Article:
LVAD Centers Linked to Less Mortality From Cardiogenic Shock

By Marilynn Larkin

December 10, 2020

NEW YORK (Reuters Health) - Patients in cardiogenic shock are more likely to survive when treated in an LVAD center, a large observational study suggests.

"A multidisciplinary approach to the management of cardiogenic shock, with collaboration among CT surgeons, interventionalists, advanced heart failure physicians and critical care has quickly become the new paradigm for care in the field. But the evidence for this shock team approach is limited to a few excellent, single-center studies," Dr. Udhay Krishnan of Weill Cornell Medicine/New York Presbyterian Hospital in New York City told Reuters Health by email. "We wanted to get a better understanding of this using a real-world case mix on a national level."

As reported in the Journal of the American Heart Association, Dr. Krishnan and colleagues studied cardiogenic shock patients in the 2012-2014 National Inpatient Sample.

Multivariable logistic regression models revealed that of 272,075 hospitalizations, 26% were in LVAD centers. Most cases of cardiogenic shock were attributable to causes other than acute myocardial infarction (AMI).

Patients at LVAD centers were younger, more likely to be Black, and more likely to have private insurance compared with non-LVAD centers. Cardiovascular risk factors were similar among the groups, but those who were younger derived the most survival benefit from LVAD centers compared to non-LVAD centers.

In-hospital mortality was lower in LVAD centers (38.9% vs. 43.3%); after multivariable adjustment, the odds of mortality remained significantly lower for LVAD center hospitalizations (OR, 0.89).

In patients with cardiogenic shock after AMI (129,330 cases), rates of PCI or CABG were similar in LVAD and non-LVAD centers (53.6% versus 52.6%), but CABG rates were higher in LVAD centers.

Use of an intra-aortic balloon pump (18.7% vs. 18.8%) and Impella/TandemHeart (2.6% vs.1.9%) was similar between hospital types, whereas extracorporeal membrane oxygenation was used more frequently in LVAD centers (4.3% vs. 0.2%).

Dr. Krishnan said, "This study adds to the body of evidence supporting a specialized approach to cardiogenic shock, and a need to identify centers of excellence. This doesn't mean that the center has to be an LVAD center per se, but it should have the processes and systems in place which can allow for a cohesive shock-team model with access to both temporary and durable support devices."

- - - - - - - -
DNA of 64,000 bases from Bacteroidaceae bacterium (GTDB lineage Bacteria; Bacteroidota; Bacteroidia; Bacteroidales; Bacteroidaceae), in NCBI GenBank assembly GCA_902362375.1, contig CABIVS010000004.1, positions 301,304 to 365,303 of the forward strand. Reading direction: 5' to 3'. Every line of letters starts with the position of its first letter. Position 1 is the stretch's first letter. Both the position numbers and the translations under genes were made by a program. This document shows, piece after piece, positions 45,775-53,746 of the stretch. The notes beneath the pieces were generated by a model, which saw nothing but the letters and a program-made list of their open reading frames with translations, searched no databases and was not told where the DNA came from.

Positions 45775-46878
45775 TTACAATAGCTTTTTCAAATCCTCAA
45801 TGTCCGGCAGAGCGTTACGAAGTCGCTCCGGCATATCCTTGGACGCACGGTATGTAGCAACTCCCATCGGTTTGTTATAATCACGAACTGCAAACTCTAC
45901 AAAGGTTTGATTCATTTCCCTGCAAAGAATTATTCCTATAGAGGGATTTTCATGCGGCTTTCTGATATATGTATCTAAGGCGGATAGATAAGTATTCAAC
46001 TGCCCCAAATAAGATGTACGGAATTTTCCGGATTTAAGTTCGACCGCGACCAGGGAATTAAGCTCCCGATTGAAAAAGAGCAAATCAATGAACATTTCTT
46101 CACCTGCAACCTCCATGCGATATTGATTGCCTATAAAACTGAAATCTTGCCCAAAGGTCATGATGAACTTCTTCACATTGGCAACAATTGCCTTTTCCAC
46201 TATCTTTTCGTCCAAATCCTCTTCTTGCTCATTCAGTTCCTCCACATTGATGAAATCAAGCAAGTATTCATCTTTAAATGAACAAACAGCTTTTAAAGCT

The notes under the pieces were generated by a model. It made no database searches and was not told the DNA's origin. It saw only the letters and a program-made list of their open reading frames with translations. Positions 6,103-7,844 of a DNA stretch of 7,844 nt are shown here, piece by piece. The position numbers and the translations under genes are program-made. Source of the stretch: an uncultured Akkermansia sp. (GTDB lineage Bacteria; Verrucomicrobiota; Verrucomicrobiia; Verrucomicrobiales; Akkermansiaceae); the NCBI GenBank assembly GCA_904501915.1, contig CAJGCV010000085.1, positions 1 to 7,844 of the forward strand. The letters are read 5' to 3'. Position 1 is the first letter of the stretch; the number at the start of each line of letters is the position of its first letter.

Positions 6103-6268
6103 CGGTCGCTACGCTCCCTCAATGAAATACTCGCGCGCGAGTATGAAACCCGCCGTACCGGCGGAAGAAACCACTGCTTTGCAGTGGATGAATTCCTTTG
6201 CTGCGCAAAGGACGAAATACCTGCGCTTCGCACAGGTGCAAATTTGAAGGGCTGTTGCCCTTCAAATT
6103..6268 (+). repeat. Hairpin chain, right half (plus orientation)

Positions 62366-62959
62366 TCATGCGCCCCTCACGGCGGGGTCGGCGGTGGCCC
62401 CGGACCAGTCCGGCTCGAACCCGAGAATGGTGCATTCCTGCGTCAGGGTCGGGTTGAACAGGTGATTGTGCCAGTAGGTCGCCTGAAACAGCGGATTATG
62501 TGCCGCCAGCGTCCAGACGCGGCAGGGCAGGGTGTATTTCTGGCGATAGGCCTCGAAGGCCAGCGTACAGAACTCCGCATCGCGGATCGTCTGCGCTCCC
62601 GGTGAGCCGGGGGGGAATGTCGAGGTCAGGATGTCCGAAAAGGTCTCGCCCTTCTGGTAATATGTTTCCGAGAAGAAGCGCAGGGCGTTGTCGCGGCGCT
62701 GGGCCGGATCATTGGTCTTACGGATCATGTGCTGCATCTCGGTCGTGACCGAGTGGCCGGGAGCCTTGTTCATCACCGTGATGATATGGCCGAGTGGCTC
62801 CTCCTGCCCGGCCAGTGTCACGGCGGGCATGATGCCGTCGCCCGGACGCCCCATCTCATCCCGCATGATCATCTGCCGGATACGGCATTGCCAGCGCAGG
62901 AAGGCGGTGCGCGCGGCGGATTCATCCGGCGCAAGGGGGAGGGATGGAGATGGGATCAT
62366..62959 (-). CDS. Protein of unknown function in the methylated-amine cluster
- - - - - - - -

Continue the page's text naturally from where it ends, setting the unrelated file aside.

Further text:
"Hospital systems are already structuring spoke and hub networks that prioritize the transfer of the sickest patients to specialized, tertiary centers, but ways to do this that emphasize efficiency, expediency and safety are key," he concluded.

Dr. Daniel Goldstein, Vice Chairman, Department of Cardiothoracic Surgery at Montefiore Health System in New York City told Reuters Health by email that he agreed with the findings, and with the caveats, as outlined in the paper, which "revolve around the lack of granularity of the cardiogenic shock cases - no data on hemodynamics, medications, LVEF, etc., all of which can impact outcomes."

"Cardiogenic shock is one of the most challenging clinical entities to treat due to its acuity necessitating rapid diagnosis and institution of care, terrible early prognosis, heterogeneous etiologies, and requirement of sophisticated technologies, skills and knowledge to effectuate good outcomes," he said. "Like in many other medical conditions, (centers with) a multidisciplinary team that is able to leverage system processes already in place - e.g., LVAD implantation, heart transplantation - and thus are able to rapidly diagnose, triage, and treat complex patients are likely to experience better outcomes."

SOURCE: https://bit.ly/2W0whdP Journal of the American Heart Association, online November 23, 2020.

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